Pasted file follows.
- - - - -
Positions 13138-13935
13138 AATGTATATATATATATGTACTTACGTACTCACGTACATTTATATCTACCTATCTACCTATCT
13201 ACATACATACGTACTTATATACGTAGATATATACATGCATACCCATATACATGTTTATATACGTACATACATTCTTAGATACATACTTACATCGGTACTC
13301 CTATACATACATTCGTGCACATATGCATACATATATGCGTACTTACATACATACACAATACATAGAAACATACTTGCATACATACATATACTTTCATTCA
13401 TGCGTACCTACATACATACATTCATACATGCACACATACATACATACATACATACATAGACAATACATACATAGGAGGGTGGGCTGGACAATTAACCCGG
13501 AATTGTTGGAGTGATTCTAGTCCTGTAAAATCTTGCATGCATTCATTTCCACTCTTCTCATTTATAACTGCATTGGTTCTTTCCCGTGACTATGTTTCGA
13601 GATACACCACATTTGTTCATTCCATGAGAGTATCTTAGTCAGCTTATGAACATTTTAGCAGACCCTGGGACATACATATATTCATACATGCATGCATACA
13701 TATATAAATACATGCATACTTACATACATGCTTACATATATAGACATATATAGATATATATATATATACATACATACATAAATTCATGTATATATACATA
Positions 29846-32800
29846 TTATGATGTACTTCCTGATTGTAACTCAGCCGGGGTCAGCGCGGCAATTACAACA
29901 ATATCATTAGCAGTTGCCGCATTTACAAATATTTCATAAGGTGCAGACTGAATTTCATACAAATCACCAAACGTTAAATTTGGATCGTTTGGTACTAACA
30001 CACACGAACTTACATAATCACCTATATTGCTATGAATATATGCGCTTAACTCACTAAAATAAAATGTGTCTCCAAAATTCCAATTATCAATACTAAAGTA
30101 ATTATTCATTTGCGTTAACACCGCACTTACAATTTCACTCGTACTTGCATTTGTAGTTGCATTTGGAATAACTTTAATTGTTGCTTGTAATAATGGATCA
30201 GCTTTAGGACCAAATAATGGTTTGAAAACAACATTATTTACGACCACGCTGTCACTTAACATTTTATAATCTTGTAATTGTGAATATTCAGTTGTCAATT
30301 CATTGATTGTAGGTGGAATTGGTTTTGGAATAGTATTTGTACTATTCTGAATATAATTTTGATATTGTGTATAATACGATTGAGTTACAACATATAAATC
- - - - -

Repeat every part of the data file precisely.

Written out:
Positions 13138-13935
13138 AATGTATATATATATATGTACTTACGTACTCACGTACATTTATATCTACCTATCTACCTATCT
13201 ACATACATACGTACTTATATACGTAGATATATACATGCATACCCATATACATGTTTATATACGTACATACATTCTTAGATACATACTTACATCGGTACTC
13301 CTATACATACATTCGTGCACATATGCATACATATATGCGTACTTACATACATACACAATACATAGAAACATACTTGCATACATACATATACTTTCATTCA
13401 TGCGTACCTACATACATACATTCATACATGCACACATACATACATACATACATACATAGACAATACATACATAGGAGGGTGGGCTGGACAATTAACCCGG
13501 AATTGTTGGAGTGATTCTAGTCCTGTAAAATCTTGCATGCATTCATTTCCACTCTTCTCATTTATAACTGCATTGGTTCTTTCCCGTGACTATGTTTCGA
13601 GATACACCACATTTGTTCATTCCATGAGAGTATCTTAGTCAGCTTATGAACATTTTAGCAGACCCTGGGACATACATATATTCATACATGCATGCATACA
13701 TATATAAATACATGCATACTTACATACATGCTTACATATATAGACATATATAGATATATATATATATACATACATACATAAATTCATGTATATATACATA
Positions 29846-32800
29846 TTATGATGTACTTCCTGATTGTAACTCAGCCGGGGTCAGCGCGGCAATTACAACA
29901 ATATCATTAGCAGTTGCCGCATTTACAAATATTTCATAAGGTGCAGACTGAATTTCATACAAATCACCAAACGTTAAATTTGGATCGTTTGGTACTAACA
30001 CACACGAACTTACATAATCACCTATATTGCTATGAATATATGCGCTTAACTCACTAAAATAAAATGTGTCTCCAAAATTCCAATTATCAATACTAAAGTA
30101 ATTATTCATTTGCGTTAACACCGCACTTACAATTTCACTCGTACTTGCATTTGTAGTTGCATTTGGAATAACTTTAATTGTTGCTTGTAATAATGGATCA
30201 GCTTTAGGACCAAATAATGGTTTGAAAACAACATTATTTACGACCACGCTGTCACTTAACATTTTATAATCTTGTAATTGTGAATATTCAGTTGTCAATT
30301 CATTGATTGTAGGTGGAATTGGTTTTGGAATAGTATTTGTACTATTCTGAATATAATTTTGATATTGTGTATAATACGATTGAGTTACAACATATAAATC